In listing 19.9 we get to implement our custom filter, which will replace the attribute-based one in listing 19.4.

Listing 19.9. Our custom, non-attribute-based action filter

In this version of the action filter, we can take the dependency as a constructor parameter (supplied automatically by our IoC tool) . Finally—a clean action filter: testable, lightweight, with managed dependencies and no clunky attributes.

This seems like a lot of work, but once you get the concept in place, adding filter attributes is simple: just derive from BaseAutoActionFilter.

In the next section, we’ll eliminate another pesky attribute from our actions.

19.3. Deriving action results

One possible use for action filter attributes is to perform postprocessing on the View-Data provided by the controller to the view.

In the example code for chapter 18, we had an action filter attribute that used AutoMapper to translate source types to destination types. This filter attribute is shown in listing 19.10.

Listing 19.10. An action filter that uses AutoMapper

By decorating an action method with this attribute, we direct AutoMapper to transform ViewData.Model. This attribute provides critical functionality—it’s quite easy to forget to apply a custom attribute, and our views won’t work if the attribute is missing.

An alternative approach is to return a custom action result that encapsulates this logic rather than using a filter.

Instead of using a filter attribute, what if we derived from ViewResult and created a class that contains the logic of applying an AutoMapper map to ViewData.Model before regular execution? Then we could not only verify that the correct model was initially set, but also verify that AutoMapper will map to the correct destination type. You can create many different action results like this; the key is to expose testable state, which, in this case, is the destination type to which we’ll map.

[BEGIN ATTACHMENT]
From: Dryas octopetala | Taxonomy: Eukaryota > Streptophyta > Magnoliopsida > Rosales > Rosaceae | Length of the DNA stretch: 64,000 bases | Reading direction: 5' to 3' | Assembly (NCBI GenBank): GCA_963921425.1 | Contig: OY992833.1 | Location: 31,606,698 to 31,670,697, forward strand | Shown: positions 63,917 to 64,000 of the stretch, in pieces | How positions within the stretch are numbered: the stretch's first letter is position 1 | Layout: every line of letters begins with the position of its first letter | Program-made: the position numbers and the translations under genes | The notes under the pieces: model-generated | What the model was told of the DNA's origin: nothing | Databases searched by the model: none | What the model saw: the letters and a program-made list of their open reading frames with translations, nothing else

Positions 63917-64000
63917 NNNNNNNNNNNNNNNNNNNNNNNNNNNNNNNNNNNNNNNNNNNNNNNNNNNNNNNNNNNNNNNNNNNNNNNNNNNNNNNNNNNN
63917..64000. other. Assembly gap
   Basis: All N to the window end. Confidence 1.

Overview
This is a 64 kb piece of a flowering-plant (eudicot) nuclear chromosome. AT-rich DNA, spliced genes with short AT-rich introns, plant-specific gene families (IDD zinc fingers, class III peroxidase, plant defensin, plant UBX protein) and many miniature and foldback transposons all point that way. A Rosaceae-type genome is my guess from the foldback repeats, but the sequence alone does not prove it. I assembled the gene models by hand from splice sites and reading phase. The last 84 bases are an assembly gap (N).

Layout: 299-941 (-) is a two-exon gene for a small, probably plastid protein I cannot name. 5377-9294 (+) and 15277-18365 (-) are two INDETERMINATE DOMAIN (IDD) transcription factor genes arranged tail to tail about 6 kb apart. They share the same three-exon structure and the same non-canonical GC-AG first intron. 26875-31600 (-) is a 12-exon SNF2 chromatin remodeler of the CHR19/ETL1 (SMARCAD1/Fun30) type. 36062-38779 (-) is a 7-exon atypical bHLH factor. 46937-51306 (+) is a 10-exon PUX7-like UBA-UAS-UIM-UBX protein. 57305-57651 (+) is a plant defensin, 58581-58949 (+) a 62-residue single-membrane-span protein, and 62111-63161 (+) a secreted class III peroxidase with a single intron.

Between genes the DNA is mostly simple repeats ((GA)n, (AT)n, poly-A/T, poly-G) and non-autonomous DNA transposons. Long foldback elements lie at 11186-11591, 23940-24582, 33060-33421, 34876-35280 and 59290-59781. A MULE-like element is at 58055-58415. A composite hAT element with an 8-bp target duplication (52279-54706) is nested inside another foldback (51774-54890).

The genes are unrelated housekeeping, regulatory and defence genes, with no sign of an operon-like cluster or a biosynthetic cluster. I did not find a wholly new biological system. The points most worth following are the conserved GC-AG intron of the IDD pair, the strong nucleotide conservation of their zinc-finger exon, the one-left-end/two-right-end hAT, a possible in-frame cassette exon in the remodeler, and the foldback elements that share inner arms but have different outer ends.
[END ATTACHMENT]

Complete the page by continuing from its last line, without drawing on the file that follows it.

AutoMappedViewResult, shown in listing 19.11, is created this way.

Listing 19.11. An action result that applies AutoMapper to the model

All this class does is apply a mapping function (defined as a delegate) , which we’ll set to be AutoMapper’s mapping function, to ViewData.Model before continuing on with the regular ViewResult work . We also make sure to expose the destination type so that we can verify it in unit tests. Unlike when using the attribute, we can know for sure that the action is mapping to the correct destination type.

The use of the AutoMappedViewResult is shown in listing 19.12, with a helper function, we can easily use this result in our actions.

Listing 19.12. Using AutoMappedViewResult in an action

Returning the right result is straightforward—it’s like the normal ViewResult, but we have to supply the destination type, CustomerInfo (which is our presentation model) . Our helper function does the heavy ViewData and TempData lifting.

In the next section we’ll lighten our controller even further using an application bus and a simple abstraction around a common controller theme: controlling storyboard flow for success and failure.

19.4. Using an application bus